You did it! You made a budget! Pat on the back for you. You have learned a ton of new information already, and now we're going to teach you how to apply it in real life. Yeah, we know we taught you what a budget is, big and important sounding financial terms, and how to make a budget. But here is the real test: can you stick to your budget IRL? It can be hard, especially at first. All it takes is some practice, learning from mistakes, and some life hacks to stretch that money.
Usually we talk about savings last, but we want to talk about it first this lesson. You may not be convinced you need a savings account or really get why it is important. We're going to run down through a few scenarios where having some savings comes in handy to keep your motivation up. Then, we're going to divulge some top secret tips for staying within your budget so you're not spending more money than you have (spoiler alert: this is a huge no-no!)
So savings. We know, we know. We've talked about it like a hundred times. Pop Quiz: Do you put money into savings or expenses first. SAVINGS, PEOPLE!! Every time. Here's why:
Let's say you really, REALLY want to go to this super awesome summer camp. It's an entire week of your favorite things (sports, video games, food, origami, you name it). But the catch is that it costs $600. And your parents say you have to pay HALF.
Dude. That means you have to fork up $300 to go to this camp. Remember, you're only making $200 a month with the dog walking business. And the camp is in 2 months. But you still have to pay for your regular expenses. Let's review:
Income - Savings - Fixed Expenses = Amount available for Flexible Expenses
$200 - $20 - $65 = $115
So if the camp is in two months, and you save EVERY PENNY of your flexible expenses, you still only have $230 towards your camp ($115 x 2 months). You are $70 short of your portion of the camp payment.
BUT WAIT! You've been putting $20 into your savings account every month! You've been sticking to your budget for about 6 months, plus or minus a few bucks here and there when you've had a surplus or needed a few more dollars at the end of the month.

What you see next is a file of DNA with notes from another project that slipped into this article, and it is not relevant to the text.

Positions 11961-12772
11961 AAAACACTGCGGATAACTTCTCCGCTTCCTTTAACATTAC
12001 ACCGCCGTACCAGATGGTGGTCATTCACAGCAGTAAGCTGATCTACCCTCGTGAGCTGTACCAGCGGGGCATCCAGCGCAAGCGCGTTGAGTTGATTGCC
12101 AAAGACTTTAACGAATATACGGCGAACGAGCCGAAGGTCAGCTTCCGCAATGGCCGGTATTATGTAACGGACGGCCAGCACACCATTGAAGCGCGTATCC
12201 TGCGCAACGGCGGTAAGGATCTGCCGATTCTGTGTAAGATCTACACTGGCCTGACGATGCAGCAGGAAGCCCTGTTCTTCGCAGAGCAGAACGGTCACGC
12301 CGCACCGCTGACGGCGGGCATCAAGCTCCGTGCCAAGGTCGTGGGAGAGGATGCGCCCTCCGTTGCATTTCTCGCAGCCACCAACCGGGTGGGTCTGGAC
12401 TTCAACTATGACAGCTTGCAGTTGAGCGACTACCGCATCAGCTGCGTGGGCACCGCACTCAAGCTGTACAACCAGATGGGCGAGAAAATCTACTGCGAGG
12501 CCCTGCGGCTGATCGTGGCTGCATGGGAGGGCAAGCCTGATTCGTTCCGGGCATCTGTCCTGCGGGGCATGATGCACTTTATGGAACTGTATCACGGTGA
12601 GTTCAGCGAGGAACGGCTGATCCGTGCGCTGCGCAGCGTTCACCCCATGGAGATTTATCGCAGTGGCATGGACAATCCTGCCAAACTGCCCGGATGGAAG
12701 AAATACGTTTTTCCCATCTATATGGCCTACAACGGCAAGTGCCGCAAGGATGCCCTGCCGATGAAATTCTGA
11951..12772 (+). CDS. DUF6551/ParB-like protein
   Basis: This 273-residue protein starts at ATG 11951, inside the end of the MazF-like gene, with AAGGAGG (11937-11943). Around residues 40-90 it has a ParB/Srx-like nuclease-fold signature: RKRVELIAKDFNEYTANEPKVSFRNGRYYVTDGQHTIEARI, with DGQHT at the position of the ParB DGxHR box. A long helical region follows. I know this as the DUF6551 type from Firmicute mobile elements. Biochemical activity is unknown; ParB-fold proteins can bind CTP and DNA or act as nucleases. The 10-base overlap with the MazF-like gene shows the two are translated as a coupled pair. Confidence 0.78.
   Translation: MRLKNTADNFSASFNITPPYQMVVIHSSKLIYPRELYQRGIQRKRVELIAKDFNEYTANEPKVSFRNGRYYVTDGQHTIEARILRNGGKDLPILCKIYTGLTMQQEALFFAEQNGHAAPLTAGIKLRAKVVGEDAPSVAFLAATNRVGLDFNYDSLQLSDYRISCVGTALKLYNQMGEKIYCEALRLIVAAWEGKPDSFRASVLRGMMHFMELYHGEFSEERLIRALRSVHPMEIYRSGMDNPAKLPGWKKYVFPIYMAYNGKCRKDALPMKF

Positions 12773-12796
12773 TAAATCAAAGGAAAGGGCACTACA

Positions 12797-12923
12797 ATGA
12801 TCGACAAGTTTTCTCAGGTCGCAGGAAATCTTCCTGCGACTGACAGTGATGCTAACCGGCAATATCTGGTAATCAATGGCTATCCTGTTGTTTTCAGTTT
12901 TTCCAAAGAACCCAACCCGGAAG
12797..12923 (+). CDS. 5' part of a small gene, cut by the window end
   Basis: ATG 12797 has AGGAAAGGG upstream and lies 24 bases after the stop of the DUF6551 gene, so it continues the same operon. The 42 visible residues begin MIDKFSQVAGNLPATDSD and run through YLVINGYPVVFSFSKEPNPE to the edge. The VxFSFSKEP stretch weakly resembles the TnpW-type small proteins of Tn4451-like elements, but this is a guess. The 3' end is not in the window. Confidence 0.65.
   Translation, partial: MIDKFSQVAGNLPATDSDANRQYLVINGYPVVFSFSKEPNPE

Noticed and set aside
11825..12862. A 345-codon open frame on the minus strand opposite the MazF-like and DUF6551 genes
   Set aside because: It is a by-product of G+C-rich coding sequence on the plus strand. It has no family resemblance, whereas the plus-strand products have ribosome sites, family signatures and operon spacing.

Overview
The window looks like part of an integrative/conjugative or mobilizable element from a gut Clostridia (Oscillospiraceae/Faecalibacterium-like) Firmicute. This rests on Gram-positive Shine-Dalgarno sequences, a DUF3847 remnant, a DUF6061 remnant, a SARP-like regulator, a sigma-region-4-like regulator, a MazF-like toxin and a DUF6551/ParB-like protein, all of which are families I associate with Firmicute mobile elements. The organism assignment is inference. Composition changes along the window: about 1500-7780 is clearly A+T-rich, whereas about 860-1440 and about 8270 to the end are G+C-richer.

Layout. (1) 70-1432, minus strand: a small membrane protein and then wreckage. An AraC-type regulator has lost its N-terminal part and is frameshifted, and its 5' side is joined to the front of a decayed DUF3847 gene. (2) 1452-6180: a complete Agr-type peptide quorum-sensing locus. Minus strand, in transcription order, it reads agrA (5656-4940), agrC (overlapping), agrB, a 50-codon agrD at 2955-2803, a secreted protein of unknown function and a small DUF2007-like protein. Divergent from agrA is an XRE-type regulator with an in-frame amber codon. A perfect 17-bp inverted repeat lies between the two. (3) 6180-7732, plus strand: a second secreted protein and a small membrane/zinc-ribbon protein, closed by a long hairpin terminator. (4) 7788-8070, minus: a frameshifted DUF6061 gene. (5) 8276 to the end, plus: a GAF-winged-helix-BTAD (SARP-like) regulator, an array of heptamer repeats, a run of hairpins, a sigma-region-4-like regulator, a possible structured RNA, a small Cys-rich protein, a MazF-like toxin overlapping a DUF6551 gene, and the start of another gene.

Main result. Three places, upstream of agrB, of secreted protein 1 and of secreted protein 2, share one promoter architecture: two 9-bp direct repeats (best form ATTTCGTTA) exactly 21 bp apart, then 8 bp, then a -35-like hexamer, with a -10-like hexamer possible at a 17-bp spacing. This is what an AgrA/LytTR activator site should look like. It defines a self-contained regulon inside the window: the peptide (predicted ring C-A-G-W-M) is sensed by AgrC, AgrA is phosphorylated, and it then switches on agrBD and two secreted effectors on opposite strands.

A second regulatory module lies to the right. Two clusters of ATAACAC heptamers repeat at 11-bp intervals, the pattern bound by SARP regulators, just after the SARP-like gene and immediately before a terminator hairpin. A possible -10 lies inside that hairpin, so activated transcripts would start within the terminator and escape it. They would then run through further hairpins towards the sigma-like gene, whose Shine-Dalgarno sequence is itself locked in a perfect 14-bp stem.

$20 x 6 months = $120 in savings. You'll totally have enough! You will even have a $50 cushion in your savings account for the future. Man, you are a financial wizard. You're totally going to camp. See, savings are your secret little stash of cash that helps you pay for big time purchases. The reason you don't want to dig into your savings for everyday purchases is because then you won't have money for the stuff you really want or need. Savings help those big purchases happen sooner and with less financial strain.
Developing the self-discipline to keep your spending within the available limits is the single biggest skill that will lead to financial success. REMEMBER THIS: living within your means, staying within your budget, whatever you want to call it, will get you where you want to be financially. Just don't spend money you don't have. If you only have $115 toward flexible expenses every month, don't go spending $150 on a shopping trip every other week. The math will not work, you'll be screwed, and out of money when you really need it.
Savings help when your income fluctuates and you need more than you think. Say your dog walking business gets really slow with summer vacation, and you only make $110. That means you are $90 short ($200 - $110 = $90) of your normal income. What do you do? Easy peasy. You, my friend, have prepared for this. Your fixed expenses of $65 are covered. You still have $25 left for flexible spending. In these situations, you gotta reign it in and spend less when possible. When not possible, your reserve will help you cover the necessary expenses during those cheaper months until your income is on the up and up again.
See how amazing it is to be able to pay for the things you need and want? And you made that happen by preparing for the future! Give your past self a hug. Go ahead, we'll wait.